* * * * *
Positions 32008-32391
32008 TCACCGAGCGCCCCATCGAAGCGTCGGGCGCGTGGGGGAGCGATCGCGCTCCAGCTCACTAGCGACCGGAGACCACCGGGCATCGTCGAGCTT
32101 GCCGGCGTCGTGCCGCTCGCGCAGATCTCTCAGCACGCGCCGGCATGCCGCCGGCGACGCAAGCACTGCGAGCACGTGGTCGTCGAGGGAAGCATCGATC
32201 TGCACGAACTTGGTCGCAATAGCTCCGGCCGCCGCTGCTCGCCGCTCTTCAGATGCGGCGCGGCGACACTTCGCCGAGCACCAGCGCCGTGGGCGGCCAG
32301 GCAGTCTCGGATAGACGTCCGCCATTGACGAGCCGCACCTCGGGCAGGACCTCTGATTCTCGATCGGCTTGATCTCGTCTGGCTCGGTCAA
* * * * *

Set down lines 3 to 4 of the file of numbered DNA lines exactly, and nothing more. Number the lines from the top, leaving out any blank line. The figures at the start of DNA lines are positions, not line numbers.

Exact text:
32101 GCCGGCGTCGTGCCGCTCGCGCAGATCTCTCAGCACGCGCCGGCATGCCGCCGGCGACGCAAGCACTGCGAGCACGTGGTCGTCGAGGGAAGCATCGATC
32201 TGCACGAACTTGGTCGCAATAGCTCCGGCCGCCGCTGCTCGCCGCTCTTCAGATGCGGCGCGGCGACACTTCGCCGAGCACCAGCGCCGTGGGCGGCCAG